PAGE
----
The Ermine is a popular and classical fur, and after being but little in demand for some years, it is now extensively used for linings and trimmings of the most fashionable garments.
Many other beautiful specimens of fur-producing animals are to be seen at the International Fur Store, but we must content ourselves with merely mentioning the different varieties.
The Chinchilla, a native of South America, is now in higher favor than for many years past. There is also an inferior or "bastard" chinchilla among the cheap kinds of skins.
The International Fur Store has just received a large consignment of the choicest skins both for color and quality that have been seen in London for thirty years.
The Muskrat, or Musquash, is often dyed to imitate sable, to which it has a very similar appearance, when its pale salty color has been converted into a warm brown tint, with a "topping" of darker hue on the back.
Here are the opossum, skunk, grey squirrel, wildcat, monkey, and many others. The collection is one full of interest to the naturalist, and to the purchaser, who would like to choose from amongst the "finest furs the world produces."
Of the many furs and skins of which we have been speaking, a most extensive, rich, varied, and tastefully displayed stock is to be seen at the International Fur Store.
Almost every imaginable fur-bearing animal is represented, from the cautious seal of the Arctic seas to the glossy, sleek-coated black bear of the Canadian forest; from the luxurious fur of the fish-loving otter to the beautifully-marked coats of the silver fox, or the wily raccoon.
Since its inception, the object of the "International" has been the supply of the very best and most stylish furs for ladies and gentlemen's wear at the very lowest possible prices for cash.
The credit system is non-existent here; thus Mr. Jay, the proprietor, has been enabled to take the fullest advantage of his exceptionally close connection with the best sources of the fur supply and to purchase his goods to the direct and unquestionable benefit of his customers.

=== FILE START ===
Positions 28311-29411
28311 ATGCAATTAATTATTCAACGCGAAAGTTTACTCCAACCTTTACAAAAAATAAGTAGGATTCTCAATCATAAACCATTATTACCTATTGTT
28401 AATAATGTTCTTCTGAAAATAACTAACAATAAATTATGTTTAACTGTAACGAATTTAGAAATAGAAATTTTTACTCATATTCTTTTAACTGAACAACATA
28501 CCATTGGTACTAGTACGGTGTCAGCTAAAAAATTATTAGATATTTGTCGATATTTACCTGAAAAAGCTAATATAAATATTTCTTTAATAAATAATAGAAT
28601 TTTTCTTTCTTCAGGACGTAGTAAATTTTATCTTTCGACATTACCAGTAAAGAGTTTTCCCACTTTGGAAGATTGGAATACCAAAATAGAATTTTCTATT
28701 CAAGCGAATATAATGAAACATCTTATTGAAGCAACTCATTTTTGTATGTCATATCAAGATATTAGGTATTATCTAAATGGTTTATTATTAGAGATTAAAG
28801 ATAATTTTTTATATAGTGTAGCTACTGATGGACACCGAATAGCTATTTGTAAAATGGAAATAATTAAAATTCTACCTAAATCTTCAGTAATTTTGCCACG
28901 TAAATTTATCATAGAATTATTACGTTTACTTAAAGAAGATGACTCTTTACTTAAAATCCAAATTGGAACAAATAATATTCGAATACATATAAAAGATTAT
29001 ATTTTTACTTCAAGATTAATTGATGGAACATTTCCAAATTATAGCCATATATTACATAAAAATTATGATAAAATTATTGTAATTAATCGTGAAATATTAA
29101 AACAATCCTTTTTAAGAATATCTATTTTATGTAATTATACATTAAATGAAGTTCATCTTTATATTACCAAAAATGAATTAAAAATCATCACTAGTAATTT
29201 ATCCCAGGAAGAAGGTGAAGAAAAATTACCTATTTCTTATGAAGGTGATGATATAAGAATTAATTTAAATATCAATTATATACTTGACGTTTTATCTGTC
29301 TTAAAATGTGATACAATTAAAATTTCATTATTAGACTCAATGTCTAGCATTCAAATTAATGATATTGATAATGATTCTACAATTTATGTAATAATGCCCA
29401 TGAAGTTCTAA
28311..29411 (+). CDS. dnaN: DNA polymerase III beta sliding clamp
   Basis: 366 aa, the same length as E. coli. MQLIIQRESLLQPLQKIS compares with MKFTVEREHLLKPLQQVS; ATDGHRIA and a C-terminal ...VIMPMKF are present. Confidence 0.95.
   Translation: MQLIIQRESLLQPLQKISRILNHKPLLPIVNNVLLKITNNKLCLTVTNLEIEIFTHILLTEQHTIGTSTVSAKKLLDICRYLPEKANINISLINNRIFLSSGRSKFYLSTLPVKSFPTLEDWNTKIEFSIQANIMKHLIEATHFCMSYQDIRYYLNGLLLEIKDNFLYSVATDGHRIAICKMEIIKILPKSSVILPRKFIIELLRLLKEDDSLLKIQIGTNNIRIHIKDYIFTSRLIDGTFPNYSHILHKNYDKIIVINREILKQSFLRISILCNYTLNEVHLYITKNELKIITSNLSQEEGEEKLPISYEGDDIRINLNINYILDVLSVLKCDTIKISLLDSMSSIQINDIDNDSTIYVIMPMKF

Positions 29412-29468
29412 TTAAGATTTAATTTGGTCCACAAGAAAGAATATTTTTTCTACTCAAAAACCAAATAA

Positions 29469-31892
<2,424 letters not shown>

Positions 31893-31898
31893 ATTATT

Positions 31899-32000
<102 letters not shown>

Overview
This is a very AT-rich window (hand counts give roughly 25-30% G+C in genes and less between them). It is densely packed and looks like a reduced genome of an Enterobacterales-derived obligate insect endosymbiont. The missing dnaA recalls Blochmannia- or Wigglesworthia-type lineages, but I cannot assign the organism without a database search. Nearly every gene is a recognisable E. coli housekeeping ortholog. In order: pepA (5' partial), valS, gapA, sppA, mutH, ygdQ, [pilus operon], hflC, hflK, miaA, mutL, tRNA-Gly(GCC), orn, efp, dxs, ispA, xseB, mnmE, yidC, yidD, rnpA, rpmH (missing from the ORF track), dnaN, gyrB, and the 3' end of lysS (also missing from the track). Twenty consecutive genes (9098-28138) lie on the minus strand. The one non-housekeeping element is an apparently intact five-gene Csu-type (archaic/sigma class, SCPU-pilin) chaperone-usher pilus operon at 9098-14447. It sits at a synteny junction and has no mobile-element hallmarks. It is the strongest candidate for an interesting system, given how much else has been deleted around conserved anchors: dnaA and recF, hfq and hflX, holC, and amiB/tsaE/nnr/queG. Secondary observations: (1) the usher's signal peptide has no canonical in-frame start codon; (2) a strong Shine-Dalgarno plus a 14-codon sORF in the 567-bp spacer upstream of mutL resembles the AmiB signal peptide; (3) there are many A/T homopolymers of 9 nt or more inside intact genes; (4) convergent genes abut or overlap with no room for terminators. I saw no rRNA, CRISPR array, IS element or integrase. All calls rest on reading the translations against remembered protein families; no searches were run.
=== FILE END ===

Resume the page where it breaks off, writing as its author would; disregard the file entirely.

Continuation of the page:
Indeed he has neglected no opportunities in this respect, either in the old or the new worlds; and the stock he now exhibits in his ground-floor suite of commodious and handsomely-appointed show-rooms, or in the well-stocked ware-rooms, is unsurpassed in its many attractive and excellent qualities; while it is gratifying to the prospective purchaser to observe that all the goods are marked plainly in figures, which can be easily understood.
As has already been mentioned, Mr. Jay buys all his skins for cash in the best European and American markets. The skins are all dressed under the direct personal supervision of that experienced gentleman, and the garments thereof are turned out in the highest style of artistry and finish.
A walk through the various departments in the busy season—the fitting-rooms, skin-rooms (for storage purposes), quilting and finishing-rooms, and other workshops—reveals an industrious force of skilled operatives, numbering from 100 to 150 hands, all intent upon the several processes of manufacture under their care, and combining their individual efficiency in the satisfactory production of the handsome wares that form such a center of attraction in the show-rooms beneath.
Particular attention is given in the working departments to the mounting of all kinds of skins in the most artistic manner. Mr. Jay has only once exhibited his goods at a general exposition, namely, at the Health Exhibition of 1884, and in that instance, he obtained the only medal awarded to an English furrier.
The trade of the International Fur Store extends throughout the world, the English circle of custom enjoyed is of a very high class, —and one of the strongest recommendations for the excellence of the goods supplied by the establishment lies in the fact of its particularly extensive business connections among Americans.
In short, Mr. Jay is beyond a doubt most completely carrying out the acknowledged purpose of his establishment, viz., "the supplying of the public with sound furs and fur garments of every description at the lowest possible prices for cash;" and his commendable enterprise in this direction is unquestionably meeting with hearty popular recognition.
“The International Fur Store,” in Wyman’s Commercial Encyclopedia of Leading Manufactures of Great Britain, and Their Productions; Being a Guide to Merchant Buyers All Over the World, London: Wyman & Sons, 1888, p. 285-286.